In answering the above question, I shall address myself first to examining manufacturing exports and the British position, followed by a word on the Imperial Preference which hindered British trade flows with the rest of the world. I shall go on to talk more generally about whether there has been a decline in the aggregate economy (essentially exploring the pessimistic implied in the title). Further, I shall argue that the British economy has performed well against some serious cultural and structural constraints and should not be subjected to unduly negative analysis.
I shall look finally, and briefly at the performance of the service sector with regard to its contribution to, and correlation with, the aggregate and industrial growth in output and productivity, before concluding that the service sector was the major contributing factor to the UK falling behind it counterparts. Despite this, the relatively small amount by which the economy fell behind is indicative of the over-exaggeration of the problem of British decline.
Britain's share of manufacturing in fact fell dramatically over the twentieth century as can be seen from the following table and graph:
Shares of world exports of manufacturing (%)
Source: Broadberry (1944, p.294)
The main European competitor since the Second World War has been Germany; US market share has also dropped off from its peak in the 1950s. Whether this drop is as a direct result of the fall in comparative aggregate labour productivity is the topic of some discussion. Whilst it seems that must surely have an impact, Broadberry raises three important factors which may apply instead. Those are firstly, that UK exports were inevitably, going to decline as other nations became industrialised and started to trade on the world market. Secondly, that comparative labour productivity has been different in manufacturing than the rest of the economy, with no clear correlation between the two; indeed Germany gained only a 5% productivity lead over the UK in 129 years in manufacturing, having fluctuated around an approximately equal ratio (moving from a UK/Germany ration of 1/1 in 1870 to 1/1.05 by 1989), whilst the aggregate economy figure was a more substantial and steady improvement of 1/1.16 as compared with 1/0.6 before the turn of the century. In the USA the figures for comparative labour productivity show that whilst the gap in comparative output has declined in manufacturing (UK/US ratio fell from 1/2.04 to 1/1.77 over the same period), aggregate output has improved relatively, and, indeed, overtaken (1/0.86 increased to 1/1.32 by 1989) . Thirdly, in addition to drawing this distinction, Broadberry notes that labour productivity is not the only factor affecting competitiveness on world markets; in fact those countries with a high productivity of labour have not necessarily enjoyed any such comparative advantage.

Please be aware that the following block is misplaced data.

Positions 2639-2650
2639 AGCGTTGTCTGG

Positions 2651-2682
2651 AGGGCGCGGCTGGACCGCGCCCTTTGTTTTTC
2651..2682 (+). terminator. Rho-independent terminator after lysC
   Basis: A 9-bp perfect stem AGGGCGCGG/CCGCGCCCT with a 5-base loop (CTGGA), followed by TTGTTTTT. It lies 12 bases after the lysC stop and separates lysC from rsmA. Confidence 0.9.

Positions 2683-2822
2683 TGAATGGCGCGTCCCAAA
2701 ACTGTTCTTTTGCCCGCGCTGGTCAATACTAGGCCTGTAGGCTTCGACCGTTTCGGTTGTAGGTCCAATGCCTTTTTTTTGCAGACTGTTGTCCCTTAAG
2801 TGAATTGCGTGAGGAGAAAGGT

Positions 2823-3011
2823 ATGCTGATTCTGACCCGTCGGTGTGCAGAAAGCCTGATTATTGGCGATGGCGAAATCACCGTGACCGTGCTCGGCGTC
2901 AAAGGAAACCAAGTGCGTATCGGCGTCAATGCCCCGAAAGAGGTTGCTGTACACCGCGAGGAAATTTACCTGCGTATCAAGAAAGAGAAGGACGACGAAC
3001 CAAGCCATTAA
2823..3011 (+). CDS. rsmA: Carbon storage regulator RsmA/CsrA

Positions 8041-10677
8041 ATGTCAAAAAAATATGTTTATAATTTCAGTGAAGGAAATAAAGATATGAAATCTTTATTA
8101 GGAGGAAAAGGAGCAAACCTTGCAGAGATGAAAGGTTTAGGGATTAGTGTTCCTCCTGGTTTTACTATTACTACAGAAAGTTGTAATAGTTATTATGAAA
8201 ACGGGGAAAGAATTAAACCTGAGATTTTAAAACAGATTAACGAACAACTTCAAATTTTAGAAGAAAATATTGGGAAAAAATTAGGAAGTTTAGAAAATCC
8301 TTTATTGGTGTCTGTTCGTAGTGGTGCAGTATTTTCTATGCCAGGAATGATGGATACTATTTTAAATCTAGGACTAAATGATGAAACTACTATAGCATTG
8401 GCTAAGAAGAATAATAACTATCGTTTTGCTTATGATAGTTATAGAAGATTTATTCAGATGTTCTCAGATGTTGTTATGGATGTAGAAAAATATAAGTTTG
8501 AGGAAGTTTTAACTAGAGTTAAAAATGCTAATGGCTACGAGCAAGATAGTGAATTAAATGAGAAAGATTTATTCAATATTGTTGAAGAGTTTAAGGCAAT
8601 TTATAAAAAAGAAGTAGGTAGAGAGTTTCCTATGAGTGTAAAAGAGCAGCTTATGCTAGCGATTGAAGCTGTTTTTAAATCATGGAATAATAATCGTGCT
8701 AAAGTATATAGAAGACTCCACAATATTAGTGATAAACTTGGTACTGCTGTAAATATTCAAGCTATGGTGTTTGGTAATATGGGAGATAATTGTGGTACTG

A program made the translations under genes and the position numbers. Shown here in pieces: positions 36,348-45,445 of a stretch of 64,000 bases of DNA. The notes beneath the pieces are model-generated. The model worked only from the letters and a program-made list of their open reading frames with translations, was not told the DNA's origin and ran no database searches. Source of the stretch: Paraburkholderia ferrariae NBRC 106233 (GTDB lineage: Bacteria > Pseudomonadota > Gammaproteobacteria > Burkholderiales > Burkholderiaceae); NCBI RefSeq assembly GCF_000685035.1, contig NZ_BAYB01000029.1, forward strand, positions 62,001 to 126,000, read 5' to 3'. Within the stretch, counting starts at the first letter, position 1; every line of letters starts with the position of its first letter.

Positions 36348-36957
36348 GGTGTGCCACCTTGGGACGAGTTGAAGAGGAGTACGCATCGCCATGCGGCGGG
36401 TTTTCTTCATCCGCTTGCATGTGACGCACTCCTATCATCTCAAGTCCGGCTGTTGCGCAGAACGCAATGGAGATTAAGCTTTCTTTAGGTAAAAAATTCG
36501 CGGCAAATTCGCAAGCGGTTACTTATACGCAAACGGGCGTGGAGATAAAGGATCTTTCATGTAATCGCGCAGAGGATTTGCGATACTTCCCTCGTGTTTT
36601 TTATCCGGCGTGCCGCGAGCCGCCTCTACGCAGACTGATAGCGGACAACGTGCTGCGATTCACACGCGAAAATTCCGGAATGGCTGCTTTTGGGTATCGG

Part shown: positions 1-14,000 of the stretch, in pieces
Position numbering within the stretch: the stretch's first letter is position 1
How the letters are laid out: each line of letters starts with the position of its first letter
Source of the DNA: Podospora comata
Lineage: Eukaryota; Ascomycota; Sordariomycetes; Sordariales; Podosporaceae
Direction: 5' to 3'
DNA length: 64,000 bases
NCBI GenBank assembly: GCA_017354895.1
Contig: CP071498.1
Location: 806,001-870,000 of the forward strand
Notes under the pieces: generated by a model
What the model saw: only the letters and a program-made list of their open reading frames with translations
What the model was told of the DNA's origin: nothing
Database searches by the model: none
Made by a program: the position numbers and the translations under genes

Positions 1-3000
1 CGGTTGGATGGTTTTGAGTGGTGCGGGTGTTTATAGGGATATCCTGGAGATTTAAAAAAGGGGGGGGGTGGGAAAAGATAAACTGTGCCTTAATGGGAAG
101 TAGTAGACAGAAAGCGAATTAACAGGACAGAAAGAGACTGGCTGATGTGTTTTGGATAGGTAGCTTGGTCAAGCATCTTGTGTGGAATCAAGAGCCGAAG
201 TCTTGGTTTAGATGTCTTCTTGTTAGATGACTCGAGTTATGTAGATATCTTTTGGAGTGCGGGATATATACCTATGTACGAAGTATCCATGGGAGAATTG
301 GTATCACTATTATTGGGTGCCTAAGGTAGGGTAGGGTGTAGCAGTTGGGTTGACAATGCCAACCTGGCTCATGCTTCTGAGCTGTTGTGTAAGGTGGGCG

The breakdown of global trade after the WWI due to protectionist policies and the Great Depression of the 1930s provoked the British into relying on their Empire links to support their ailing export industries. Between 1907 and 1951, the proportion of British exports moving along Empire trading routes had increased from 32.2% to 55% . This type of quasi-self reliance had mixed consequences; in the short run, the UK suffered much less from the depression than other countries, notably America, with the resulting bonus of higher output levels in general and a better economic performance up until the mid-1950s.
However this reliance on the Commonwealth proved a difficult institutional bond to break and led to a certain the British economy being shielded from real international competition until accession to the EEC in 1973. Readjustment problems were inevitable as efficiency in...